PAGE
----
Whether time crawls or flies doesn't really matter, it just is. As i've sat and contemplated the universe, be it tripping on my couch, stoned and staring at the stars, sober in the middle of the night as the cats wander about and wonder what the silly human is doing awake at this hour, the only thing i truly understand is that there is not much i truly understand. When one tries to wrap their head around the billions of lives come and gone ala Mozza and his Cemetry Gates it can make the head hurt, when one realizes that the history books are filled with tyrants, with wars, with the foibles of a species that sometimes seems dead set on it's own destruction you realize it's the history of the common man/woman, the ones who attempted to live a contemplative and peaceful and empathetic life that should be saved and celebrated. This little tool i sit at now has given us all the opportunity to do that no matter what the taste-makers and naysayers piss and moan about. It's the reason i do it, to document the life of a simple man and the ones he loved, ones like my father, himself a simple man who spent his time reading and thinking and loving and not worrying about much else. It's the oral tradition typed out and spit into the ether, it's for the boyos or anyone else who cares to read it, it's for my old man wherever and whatever he may be these days. The void is out there. None of us will escape it so in the meantime I'll do my best to honor the memory of my father, cuz that's all i have, someday it will be all my boyos will have...
December 11, January 21, February 13, May 16. We all have them. When the memories of February 13th come flooding back it can be strange what slips through. Sometimes i wonder if it's real or imagined. Drinking green tea in hospital waiting room. Eating pretzels on a bench and watching traffic. My father's weak laugh as he joked and said, "this isn't good, i'm back way to early," knowing full well what it meant to be back from surgery early. Driving aimlessly back to his apartment exhausted and hungry. Watching basketball as i sat in the very spot he'd sit, slowly eating my cheeseburgers through a mist that kept clouding my eyes. The Longest Day. Sliding further away yet always so close.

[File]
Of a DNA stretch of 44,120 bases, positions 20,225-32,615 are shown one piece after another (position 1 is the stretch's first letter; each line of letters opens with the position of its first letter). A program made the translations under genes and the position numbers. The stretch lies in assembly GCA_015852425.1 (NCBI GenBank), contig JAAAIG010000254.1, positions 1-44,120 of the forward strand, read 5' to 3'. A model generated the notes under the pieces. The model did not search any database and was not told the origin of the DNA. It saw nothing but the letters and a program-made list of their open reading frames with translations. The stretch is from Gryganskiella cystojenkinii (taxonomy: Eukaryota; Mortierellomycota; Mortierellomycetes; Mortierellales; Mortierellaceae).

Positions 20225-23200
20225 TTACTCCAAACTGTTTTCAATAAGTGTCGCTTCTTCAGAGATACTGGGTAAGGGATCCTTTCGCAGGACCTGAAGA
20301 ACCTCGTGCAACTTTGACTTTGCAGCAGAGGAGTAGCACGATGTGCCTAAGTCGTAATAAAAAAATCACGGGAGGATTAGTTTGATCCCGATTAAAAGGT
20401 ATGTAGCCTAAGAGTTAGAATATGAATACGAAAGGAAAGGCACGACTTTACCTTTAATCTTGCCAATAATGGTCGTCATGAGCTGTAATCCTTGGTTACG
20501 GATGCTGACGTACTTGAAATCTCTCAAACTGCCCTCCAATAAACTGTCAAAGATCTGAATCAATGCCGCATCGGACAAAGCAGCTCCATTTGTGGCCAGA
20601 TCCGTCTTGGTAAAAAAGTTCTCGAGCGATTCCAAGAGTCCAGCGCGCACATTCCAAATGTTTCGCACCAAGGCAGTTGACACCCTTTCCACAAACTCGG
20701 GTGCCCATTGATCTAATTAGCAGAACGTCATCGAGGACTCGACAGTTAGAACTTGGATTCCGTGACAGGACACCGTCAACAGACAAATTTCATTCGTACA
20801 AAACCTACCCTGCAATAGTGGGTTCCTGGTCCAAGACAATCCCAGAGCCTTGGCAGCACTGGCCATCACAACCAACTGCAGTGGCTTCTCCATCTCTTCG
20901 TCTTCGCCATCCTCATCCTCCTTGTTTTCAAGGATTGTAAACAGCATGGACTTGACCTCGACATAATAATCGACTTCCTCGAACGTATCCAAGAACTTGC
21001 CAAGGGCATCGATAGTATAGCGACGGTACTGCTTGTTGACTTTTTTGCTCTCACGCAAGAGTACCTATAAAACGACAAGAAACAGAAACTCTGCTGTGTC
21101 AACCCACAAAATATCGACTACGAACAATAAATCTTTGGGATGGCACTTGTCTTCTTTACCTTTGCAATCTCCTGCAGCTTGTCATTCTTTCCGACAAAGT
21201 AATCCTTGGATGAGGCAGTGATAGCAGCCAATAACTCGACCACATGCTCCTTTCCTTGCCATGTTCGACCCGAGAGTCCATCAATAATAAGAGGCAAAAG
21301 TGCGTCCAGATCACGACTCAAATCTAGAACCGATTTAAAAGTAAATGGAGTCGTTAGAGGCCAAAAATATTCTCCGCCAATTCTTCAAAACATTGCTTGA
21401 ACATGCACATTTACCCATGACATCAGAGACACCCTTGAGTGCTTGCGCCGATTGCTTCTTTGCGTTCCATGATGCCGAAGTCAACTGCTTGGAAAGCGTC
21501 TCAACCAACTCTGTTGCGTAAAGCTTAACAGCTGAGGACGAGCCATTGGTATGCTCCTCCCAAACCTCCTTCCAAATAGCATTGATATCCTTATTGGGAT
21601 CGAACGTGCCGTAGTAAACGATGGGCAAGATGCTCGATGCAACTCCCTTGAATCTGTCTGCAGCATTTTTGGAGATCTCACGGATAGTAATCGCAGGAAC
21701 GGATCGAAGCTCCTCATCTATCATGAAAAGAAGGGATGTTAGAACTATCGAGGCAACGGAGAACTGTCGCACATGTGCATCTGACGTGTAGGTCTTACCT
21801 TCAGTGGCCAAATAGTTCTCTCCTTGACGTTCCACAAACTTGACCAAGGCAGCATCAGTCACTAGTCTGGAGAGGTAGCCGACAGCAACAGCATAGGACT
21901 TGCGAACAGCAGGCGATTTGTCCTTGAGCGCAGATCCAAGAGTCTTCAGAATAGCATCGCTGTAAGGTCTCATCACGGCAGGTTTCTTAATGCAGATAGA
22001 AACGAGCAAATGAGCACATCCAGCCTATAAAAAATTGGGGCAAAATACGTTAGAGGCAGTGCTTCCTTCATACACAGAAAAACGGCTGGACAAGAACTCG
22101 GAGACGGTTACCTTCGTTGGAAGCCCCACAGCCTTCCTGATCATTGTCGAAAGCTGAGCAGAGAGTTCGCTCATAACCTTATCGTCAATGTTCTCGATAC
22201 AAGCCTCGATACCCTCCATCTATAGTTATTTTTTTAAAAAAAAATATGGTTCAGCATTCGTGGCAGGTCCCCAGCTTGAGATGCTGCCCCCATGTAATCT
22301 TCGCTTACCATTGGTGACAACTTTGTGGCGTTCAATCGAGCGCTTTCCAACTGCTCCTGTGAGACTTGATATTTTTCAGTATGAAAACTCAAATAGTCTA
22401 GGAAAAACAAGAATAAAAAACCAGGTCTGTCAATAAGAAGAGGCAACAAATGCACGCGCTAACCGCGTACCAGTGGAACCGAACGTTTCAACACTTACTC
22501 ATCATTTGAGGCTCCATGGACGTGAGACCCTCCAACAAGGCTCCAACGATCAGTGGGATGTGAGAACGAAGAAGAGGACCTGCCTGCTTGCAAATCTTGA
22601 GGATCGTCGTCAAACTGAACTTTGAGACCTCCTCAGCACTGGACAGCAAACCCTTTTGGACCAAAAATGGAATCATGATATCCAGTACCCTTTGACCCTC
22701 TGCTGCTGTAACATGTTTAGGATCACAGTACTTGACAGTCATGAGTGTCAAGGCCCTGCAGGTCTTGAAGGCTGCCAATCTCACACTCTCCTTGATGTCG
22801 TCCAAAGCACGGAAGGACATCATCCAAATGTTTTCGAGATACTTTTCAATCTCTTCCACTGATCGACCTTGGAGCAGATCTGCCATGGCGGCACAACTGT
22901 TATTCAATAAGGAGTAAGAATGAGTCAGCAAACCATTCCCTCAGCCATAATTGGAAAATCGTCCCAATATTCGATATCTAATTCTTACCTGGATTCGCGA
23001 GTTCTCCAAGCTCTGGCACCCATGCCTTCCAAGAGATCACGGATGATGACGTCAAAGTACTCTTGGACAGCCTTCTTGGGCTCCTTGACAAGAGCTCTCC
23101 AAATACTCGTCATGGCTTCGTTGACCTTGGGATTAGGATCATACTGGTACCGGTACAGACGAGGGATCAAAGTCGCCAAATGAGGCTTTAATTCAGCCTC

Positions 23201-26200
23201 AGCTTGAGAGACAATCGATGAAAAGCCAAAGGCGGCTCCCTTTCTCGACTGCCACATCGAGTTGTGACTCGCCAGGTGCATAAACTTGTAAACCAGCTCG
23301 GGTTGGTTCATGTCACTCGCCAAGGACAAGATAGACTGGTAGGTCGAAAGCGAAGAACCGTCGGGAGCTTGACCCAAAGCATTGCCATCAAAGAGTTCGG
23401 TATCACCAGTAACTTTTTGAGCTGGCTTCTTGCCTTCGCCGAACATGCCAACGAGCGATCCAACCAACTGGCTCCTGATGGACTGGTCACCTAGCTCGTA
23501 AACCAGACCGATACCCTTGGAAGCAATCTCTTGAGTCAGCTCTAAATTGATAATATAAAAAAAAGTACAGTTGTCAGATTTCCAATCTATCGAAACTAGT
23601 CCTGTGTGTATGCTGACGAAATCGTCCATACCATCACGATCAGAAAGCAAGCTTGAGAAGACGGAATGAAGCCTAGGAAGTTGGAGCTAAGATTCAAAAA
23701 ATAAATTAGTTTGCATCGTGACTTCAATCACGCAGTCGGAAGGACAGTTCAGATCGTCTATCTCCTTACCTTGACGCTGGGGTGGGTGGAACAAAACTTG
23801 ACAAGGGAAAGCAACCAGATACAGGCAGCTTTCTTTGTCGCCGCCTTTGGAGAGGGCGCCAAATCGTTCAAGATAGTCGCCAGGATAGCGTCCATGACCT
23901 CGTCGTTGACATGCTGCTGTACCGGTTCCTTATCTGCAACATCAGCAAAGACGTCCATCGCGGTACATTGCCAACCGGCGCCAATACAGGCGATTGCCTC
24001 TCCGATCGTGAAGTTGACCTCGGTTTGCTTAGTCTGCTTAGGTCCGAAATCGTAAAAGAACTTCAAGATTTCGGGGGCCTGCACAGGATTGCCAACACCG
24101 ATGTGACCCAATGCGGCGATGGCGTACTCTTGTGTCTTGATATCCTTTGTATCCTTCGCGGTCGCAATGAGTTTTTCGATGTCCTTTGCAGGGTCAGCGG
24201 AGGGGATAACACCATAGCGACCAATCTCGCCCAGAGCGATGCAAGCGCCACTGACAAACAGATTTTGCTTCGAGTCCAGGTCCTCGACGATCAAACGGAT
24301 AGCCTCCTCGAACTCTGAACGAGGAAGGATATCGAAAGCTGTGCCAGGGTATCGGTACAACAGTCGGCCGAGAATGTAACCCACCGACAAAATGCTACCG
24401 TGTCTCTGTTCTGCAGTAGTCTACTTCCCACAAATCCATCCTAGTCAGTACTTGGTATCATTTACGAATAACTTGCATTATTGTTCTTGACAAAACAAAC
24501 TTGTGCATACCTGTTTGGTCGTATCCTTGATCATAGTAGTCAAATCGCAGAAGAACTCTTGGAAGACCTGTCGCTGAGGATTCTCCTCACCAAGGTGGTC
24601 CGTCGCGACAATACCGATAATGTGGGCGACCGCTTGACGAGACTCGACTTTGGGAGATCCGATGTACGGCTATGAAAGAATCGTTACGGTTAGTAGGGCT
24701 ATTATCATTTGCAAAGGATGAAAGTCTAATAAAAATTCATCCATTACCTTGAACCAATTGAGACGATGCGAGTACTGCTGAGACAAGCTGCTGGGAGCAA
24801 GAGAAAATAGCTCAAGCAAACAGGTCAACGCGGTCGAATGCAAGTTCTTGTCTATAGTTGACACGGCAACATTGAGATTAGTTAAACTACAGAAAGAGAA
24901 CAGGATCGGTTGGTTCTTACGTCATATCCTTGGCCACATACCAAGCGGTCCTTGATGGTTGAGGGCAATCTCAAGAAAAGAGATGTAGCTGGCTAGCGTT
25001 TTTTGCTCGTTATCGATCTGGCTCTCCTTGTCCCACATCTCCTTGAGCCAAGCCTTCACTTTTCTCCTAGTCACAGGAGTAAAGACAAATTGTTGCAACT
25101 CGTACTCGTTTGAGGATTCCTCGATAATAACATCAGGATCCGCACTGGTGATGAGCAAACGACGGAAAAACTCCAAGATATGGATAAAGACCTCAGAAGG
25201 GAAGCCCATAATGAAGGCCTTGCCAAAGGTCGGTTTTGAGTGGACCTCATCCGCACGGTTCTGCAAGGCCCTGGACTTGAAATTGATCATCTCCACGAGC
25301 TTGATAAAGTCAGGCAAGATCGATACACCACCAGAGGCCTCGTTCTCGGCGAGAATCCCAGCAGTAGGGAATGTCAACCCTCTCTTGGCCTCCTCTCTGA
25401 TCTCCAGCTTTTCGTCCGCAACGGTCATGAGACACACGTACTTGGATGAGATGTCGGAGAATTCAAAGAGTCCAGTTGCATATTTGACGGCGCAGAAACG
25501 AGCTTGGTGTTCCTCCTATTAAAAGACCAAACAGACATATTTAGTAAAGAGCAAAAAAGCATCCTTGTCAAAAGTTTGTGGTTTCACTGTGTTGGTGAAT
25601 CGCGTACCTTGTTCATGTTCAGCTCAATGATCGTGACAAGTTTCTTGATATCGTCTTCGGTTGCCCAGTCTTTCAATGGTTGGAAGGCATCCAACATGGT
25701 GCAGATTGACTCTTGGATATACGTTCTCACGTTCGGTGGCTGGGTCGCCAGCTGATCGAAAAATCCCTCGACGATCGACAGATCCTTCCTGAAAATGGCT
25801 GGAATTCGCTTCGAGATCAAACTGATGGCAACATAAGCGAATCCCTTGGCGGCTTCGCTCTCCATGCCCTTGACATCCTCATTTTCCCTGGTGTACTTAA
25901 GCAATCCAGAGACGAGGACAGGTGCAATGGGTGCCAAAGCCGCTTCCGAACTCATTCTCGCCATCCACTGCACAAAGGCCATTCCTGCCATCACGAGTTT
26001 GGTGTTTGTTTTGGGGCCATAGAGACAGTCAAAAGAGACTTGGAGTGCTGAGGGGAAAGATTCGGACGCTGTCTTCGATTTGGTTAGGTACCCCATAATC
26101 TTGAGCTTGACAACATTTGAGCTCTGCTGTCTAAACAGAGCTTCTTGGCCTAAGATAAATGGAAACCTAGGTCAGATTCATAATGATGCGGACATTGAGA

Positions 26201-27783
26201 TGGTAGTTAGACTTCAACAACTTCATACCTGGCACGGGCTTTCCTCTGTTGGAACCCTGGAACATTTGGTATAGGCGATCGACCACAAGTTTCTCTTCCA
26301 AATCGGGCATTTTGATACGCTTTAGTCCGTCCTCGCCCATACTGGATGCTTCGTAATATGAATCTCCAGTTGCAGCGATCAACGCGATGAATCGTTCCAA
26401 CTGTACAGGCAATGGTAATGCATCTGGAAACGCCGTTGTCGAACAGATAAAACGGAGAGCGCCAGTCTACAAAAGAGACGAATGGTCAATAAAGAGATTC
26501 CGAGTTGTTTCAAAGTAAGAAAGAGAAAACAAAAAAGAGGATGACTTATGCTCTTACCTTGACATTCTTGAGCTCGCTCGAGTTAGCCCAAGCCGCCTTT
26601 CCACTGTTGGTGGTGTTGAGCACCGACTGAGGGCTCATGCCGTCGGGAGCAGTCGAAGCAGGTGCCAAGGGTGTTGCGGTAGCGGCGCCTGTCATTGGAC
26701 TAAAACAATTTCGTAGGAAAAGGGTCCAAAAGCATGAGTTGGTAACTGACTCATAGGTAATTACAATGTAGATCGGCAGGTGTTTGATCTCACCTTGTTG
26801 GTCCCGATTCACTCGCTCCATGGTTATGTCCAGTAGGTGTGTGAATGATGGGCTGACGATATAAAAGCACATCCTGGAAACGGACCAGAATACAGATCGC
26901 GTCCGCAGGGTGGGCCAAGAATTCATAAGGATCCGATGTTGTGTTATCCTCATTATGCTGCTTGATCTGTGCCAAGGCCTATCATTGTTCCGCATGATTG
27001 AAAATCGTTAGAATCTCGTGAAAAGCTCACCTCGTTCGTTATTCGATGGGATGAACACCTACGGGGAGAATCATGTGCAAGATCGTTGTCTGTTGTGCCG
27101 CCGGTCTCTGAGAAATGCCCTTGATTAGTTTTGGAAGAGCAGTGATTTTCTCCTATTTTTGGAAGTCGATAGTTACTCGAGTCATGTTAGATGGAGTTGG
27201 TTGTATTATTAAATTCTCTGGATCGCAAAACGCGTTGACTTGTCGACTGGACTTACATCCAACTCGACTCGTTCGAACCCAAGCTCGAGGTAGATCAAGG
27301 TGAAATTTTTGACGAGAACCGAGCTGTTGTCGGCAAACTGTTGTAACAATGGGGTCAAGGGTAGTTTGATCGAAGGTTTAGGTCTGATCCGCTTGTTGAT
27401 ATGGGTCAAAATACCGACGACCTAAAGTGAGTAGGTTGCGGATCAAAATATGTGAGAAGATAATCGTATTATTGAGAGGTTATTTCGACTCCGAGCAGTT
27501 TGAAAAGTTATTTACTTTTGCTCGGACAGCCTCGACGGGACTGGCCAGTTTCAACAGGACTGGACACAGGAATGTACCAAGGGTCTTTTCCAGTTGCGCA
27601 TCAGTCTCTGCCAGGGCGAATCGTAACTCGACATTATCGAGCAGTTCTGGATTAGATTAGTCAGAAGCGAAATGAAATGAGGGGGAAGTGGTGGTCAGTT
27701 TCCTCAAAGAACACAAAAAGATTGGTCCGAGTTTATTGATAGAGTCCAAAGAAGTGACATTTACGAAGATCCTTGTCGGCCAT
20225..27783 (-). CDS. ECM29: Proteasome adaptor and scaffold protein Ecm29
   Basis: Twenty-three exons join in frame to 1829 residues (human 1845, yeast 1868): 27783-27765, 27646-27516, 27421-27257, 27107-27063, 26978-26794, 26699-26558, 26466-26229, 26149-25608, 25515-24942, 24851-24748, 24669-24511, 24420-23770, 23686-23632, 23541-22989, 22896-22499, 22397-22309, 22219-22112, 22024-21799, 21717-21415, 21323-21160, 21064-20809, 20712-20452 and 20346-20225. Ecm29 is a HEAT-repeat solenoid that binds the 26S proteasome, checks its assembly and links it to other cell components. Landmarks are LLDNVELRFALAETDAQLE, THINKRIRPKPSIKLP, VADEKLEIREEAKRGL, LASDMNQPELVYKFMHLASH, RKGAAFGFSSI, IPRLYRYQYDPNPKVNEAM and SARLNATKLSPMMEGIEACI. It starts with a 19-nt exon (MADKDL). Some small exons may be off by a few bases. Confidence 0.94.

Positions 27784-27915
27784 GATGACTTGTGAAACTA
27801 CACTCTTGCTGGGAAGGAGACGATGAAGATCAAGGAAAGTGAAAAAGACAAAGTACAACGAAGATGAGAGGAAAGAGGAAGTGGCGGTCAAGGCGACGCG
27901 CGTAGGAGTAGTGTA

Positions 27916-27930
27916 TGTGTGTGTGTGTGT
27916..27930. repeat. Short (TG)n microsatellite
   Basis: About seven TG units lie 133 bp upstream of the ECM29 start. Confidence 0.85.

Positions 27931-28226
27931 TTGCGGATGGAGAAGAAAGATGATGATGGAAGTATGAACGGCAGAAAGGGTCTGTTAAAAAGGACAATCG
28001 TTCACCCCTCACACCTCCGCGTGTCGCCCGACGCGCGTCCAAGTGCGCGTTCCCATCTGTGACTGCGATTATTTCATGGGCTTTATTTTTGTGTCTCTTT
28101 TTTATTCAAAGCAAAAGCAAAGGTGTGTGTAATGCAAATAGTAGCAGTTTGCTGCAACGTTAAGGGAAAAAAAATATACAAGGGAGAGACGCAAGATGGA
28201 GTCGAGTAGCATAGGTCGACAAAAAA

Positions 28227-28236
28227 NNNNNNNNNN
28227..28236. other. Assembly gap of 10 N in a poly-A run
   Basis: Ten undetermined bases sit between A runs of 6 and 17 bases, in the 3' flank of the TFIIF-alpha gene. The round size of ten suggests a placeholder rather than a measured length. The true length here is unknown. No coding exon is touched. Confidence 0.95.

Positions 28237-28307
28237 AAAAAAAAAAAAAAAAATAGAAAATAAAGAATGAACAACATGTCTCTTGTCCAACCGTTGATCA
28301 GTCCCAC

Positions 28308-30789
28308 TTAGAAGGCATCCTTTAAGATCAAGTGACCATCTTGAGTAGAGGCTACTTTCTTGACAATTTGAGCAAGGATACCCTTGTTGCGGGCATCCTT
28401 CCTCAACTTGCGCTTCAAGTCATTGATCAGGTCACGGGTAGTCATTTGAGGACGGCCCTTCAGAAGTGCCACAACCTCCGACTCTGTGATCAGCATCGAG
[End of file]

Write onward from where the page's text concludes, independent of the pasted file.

(the original The Longest Day was posted 2/18/18)
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A fine tribute kono. ANd there is so much to be said for simply being still.
The bloke whose passing affected me most was Kirsty's dad, and like you say, it's a presence that doesn't dim at all.
to write about the same day on the same day once a year: what a depiction of what memory does to itself. the things it lets go of to drift away on the waves, and the things that surface and turn into land. like you said, further and closer. the wave out there is the wave we are already under somewhere else ...
brilliant writing, man. much love.
the love, the loss, the remembrance, the impact he still has on you... this is a lovely tribute.
i live near a cemetery. starting to train up a bit for another long walkabout (only 100 miles this time), i'm out and about in the cemetery when the weather isn't too nasty. reading the names on the headstones. i've started talking to the 'residents'. thinking about their lives. ordinary lives. which of them left such a lingering impact? which of them aren't missed? is there someone out there, somewhere, writing a heartfelt post about Mr. Cooper, who passed 4 years ago, but i'm always seeing new trinkets, flowers, notes, and the like on his headstone? we're all just meat-covered skeletons, here for a short visit. and as long as we are remembered, we don't really die...